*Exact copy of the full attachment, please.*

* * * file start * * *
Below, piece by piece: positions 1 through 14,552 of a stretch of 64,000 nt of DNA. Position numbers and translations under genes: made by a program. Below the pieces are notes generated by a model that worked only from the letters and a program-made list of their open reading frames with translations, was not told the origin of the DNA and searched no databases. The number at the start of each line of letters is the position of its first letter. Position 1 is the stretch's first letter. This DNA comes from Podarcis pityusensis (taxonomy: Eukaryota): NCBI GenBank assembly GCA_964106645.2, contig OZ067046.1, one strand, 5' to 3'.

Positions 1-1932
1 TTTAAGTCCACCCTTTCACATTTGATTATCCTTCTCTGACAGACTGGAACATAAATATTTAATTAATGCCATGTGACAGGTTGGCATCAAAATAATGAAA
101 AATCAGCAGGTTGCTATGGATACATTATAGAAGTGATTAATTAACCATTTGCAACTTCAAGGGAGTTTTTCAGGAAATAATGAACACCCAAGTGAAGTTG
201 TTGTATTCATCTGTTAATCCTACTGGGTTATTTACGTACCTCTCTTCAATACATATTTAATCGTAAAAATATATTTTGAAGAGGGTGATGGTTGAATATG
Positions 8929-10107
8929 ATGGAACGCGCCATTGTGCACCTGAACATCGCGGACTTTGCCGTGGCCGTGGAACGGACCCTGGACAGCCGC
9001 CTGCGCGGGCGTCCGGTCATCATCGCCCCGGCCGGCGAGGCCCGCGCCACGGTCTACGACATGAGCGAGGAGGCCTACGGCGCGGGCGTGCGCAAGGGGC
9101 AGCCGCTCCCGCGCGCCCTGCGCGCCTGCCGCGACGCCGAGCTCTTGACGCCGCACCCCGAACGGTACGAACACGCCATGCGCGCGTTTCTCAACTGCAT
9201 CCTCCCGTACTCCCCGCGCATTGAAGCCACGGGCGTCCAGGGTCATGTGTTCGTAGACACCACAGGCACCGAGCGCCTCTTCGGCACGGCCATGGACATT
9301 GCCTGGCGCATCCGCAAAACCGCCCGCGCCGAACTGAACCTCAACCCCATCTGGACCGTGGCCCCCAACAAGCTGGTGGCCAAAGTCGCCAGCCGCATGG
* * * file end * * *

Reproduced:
Below, piece by piece: positions 1 through 14,552 of a stretch of 64,000 nt of DNA. Position numbers and translations under genes: made by a program. Below the pieces are notes generated by a model that worked only from the letters and a program-made list of their open reading frames with translations, was not told the origin of the DNA and searched no databases. The number at the start of each line of letters is the position of its first letter. Position 1 is the stretch's first letter. This DNA comes from Podarcis pityusensis (taxonomy: Eukaryota): NCBI GenBank assembly GCA_964106645.2, contig OZ067046.1, one strand, 5' to 3'.

Positions 1-1932
1 TTTAAGTCCACCCTTTCACATTTGATTATCCTTCTCTGACAGACTGGAACATAAATATTTAATTAATGCCATGTGACAGGTTGGCATCAAAATAATGAAA
101 AATCAGCAGGTTGCTATGGATACATTATAGAAGTGATTAATTAACCATTTGCAACTTCAAGGGAGTTTTTCAGGAAATAATGAACACCCAAGTGAAGTTG
201 TTGTATTCATCTGTTAATCCTACTGGGTTATTTACGTACCTCTCTTCAATACATATTTAATCGTAAAAATATATTTTGAAGAGGGTGATGGTTGAATATG
Positions 8929-10107
8929 ATGGAACGCGCCATTGTGCACCTGAACATCGCGGACTTTGCCGTGGCCGTGGAACGGACCCTGGACAGCCGC
9001 CTGCGCGGGCGTCCGGTCATCATCGCCCCGGCCGGCGAGGCCCGCGCCACGGTCTACGACATGAGCGAGGAGGCCTACGGCGCGGGCGTGCGCAAGGGGC
9101 AGCCGCTCCCGCGCGCCCTGCGCGCCTGCCGCGACGCCGAGCTCTTGACGCCGCACCCCGAACGGTACGAACACGCCATGCGCGCGTTTCTCAACTGCAT
9201 CCTCCCGTACTCCCCGCGCATTGAAGCCACGGGCGTCCAGGGTCATGTGTTCGTAGACACCACAGGCACCGAGCGCCTCTTCGGCACGGCCATGGACATT
9301 GCCTGGCGCATCCGCAAAACCGCCCGCGCCGAACTGAACCTCAACCCCATCTGGACCGTGGCCCCCAACAAGCTGGTGGCCAAAGTCGCCAGCCGCATGG